YOKOSUKA, Japan (NNS) -- Sailors and community members from Commander, Fleet Activities Yokosuka (CFAY), are rallying around the crew and families of USS Fitzgerald (DDG 62) following the June 17 collision with a merchant vessel 56 nautical miles southwest of Yokosuka that resulted in the death of seven Sailors.
The Arleigh Burke-class guided-missile destroyer sustained serious damage on her forward starboard side, including flooding in two berthing spaces, a machinery space and a radio room and returned to port 16 hours after the collision.
"The actions taken by the Fitzgerald crew after the collision enabled the ship's return to Yokosuka," said Rear Adm. Greg Fenton, Commander, U.S. Naval Forces/Navy Region Japan. "They truly shined when it counted most. Collectively, we mourn the loss of our seven shipmates."
"Once we received the call about the collision we got in touch with our port ops crews to man up our [Ocean-going Tugs]," said Chief Warrant Officer Galo Moriera, CFAY's harbor movements officer.
CFAY has three Valiant-class tugboats manned by U.S. Navy Sailors, the only Navy base in the world with this type of manning. Moriera said the two tugs were underway within an hour of receiving the distress call.
"When the boats arrived on scene, they provided the Fitzgerald an additional P-100 Dewatering pump and hoses to assist in the effort," said Moriera, whose team provided much-needed damage control support to help Fitzgerald make it back to CFAY.
Upon arrival of USS Fitzgerald, Sailors from USS Stethem (DDG 63), USS Antietam (CG 54), USS Chancellorsville (CG 62), and USS Blue Ridge (LCC 19), USS Curtis Wilbur (DDG 54), USS Benfold (DDG 65), along with 7th Fleet and CFAY Ship Repair Facility staff jumped into action to continue damage control efforts and stand watches, allowing Fitzgerald Sailors to recover after spending the day containing flooding, stabilizing the ship, and steaming back to base under very difficult circumstances.
"Right now, ships on the waterfront are providing support by manning some of the watches that would be normally be manned by Fitzgerald," said Cmdr. Douglas Pegher, USS Stethem commanding officer. "This is going to be a long process and that crew is going to be intimately involved in the recovery and repair efforts for getting Fitzgerald back to sea again."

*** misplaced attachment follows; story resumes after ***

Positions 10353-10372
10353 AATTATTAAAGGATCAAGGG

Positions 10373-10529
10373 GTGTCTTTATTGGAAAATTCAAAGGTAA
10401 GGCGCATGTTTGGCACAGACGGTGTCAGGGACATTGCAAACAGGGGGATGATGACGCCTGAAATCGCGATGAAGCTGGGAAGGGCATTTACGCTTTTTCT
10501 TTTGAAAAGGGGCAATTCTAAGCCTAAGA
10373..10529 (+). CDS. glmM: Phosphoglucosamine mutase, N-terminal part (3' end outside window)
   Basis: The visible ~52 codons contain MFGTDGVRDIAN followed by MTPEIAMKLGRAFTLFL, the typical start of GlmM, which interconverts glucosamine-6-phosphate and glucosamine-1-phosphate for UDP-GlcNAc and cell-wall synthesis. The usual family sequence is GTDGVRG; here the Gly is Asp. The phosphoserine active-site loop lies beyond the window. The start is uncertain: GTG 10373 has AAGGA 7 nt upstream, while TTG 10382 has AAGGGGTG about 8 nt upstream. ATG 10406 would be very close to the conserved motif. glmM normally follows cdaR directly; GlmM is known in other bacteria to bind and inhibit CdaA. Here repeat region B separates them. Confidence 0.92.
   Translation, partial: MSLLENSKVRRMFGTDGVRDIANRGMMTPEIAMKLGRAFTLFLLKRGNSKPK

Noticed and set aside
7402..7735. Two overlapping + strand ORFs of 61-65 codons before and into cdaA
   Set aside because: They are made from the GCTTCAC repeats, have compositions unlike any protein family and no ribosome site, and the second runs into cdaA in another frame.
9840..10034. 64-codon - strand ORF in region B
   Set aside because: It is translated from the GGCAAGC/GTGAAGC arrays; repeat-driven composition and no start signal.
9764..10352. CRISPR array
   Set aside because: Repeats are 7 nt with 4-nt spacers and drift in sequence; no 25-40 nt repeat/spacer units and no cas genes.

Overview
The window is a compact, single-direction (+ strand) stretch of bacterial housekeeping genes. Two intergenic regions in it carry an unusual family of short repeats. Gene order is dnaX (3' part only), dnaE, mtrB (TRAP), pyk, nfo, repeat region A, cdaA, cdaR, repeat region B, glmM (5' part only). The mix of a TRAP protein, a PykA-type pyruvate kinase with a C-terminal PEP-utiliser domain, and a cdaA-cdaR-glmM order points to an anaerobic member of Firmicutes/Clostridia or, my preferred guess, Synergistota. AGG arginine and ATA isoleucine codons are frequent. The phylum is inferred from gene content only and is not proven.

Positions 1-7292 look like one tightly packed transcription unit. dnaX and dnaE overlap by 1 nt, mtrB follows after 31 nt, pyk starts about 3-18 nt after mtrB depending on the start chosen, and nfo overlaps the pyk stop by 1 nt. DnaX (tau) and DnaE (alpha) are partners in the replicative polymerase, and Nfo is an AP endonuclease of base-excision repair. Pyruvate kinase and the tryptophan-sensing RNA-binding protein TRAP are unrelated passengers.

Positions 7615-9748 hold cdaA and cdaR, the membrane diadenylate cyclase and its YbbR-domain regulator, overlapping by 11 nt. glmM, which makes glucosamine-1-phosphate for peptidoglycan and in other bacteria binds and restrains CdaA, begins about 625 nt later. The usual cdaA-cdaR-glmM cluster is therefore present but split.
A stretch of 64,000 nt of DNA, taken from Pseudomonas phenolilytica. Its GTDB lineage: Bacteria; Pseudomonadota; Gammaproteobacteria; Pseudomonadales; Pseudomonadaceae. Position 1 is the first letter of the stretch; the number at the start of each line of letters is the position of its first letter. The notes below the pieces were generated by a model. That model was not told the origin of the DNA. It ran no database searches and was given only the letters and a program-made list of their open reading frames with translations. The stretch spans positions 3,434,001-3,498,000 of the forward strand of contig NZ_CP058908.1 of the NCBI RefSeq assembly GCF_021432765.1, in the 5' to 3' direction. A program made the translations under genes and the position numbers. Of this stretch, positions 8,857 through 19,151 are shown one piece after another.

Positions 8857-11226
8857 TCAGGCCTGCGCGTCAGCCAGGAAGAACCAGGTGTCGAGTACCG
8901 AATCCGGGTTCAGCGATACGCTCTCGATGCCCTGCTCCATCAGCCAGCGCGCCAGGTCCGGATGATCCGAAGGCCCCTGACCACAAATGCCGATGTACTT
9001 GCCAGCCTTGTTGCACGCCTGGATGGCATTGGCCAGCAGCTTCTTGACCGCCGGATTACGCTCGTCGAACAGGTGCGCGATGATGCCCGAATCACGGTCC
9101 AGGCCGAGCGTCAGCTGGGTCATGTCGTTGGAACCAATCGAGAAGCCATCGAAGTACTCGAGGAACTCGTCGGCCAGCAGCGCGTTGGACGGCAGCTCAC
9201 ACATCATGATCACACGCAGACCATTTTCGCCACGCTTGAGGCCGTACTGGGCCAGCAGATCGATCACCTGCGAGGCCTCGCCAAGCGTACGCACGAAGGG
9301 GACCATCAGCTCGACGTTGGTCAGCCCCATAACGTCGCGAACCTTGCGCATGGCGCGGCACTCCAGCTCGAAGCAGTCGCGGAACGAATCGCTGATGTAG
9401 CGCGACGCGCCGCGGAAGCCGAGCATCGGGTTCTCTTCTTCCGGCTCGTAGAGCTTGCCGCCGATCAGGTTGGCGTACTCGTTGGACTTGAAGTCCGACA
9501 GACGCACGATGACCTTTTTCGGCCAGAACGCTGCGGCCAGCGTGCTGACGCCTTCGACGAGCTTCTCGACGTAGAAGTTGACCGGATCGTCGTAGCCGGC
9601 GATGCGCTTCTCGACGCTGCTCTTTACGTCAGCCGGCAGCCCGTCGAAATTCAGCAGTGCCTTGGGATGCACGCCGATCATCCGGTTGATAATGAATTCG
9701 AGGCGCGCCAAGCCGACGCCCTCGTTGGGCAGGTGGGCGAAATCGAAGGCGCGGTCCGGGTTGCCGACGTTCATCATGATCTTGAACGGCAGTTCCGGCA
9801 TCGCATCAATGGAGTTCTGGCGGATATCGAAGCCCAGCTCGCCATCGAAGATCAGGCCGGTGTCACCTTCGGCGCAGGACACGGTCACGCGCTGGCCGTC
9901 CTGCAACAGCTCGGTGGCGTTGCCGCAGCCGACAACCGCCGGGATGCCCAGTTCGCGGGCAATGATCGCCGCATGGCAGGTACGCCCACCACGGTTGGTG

While port operations personnel were doing their part to sustain the fleet, Sailors and community members assembled on shore to support the families. Within hours of the collision, CFAY stood up an Emergency Family Assistance Center for Fitzgerald families.
More than 50 people manned the EFAC around the clock, manning a phone bank, and meeting individually with Fitzgerald family members.
"We had volunteers and Sailors from the Family Assistance Support Team answering phones and counselors from our Chapel, Fleet and Family Support Center standing by to help," said Cmdr. Chad Spencer, CFAY's chief of staff officer and EFAC coordinator.
"I was very proud of the job these CFAY community members did. A lot of very distraught and worried family members from across both the United States and Japan called in seeking information during this tragic event," he said, adding that the call center handled more than 500 calls during the initial hours of event.
"It was a total team effort," said Spencer. "The FFSC stands for Fleet and Family Service Center and this weekend we lived up to this virtue and the motto of 'Service to the Fleet'."
While Fitzgerald families were receiving briefings from Navy leadership prior to the ship's arrival, CFAY's Childcare Development Center provided free childcare.
"The entire community at Fleet Activities Yokosuka has come together over this past weekend in support of our Navy team," said Capt. Jeffrey Kim, Commander Fleet Activities Yokosuka. "From our Chaplains and Fleet and Family Support counselors helping Sailors and families cope, to our many volunteers providing meals and other necessities, we all have been working together to ensure the USS Fitzgerald crew and their families are taken care of."
CFAY Chaplains are providing emotional, religious and spiritual support for community members. In addition, a special team of counselors will be available soon specifically to serve USS Fitzgerald Sailors. Additionally, the FFSC offers non-medical counseling services.
"Navy Region Japan is 100 percent behind Fitzgerald, her sailors and her families, and will provide around-the-clock physical, emotional and spiritual support during this most difficult time," said Fenton.
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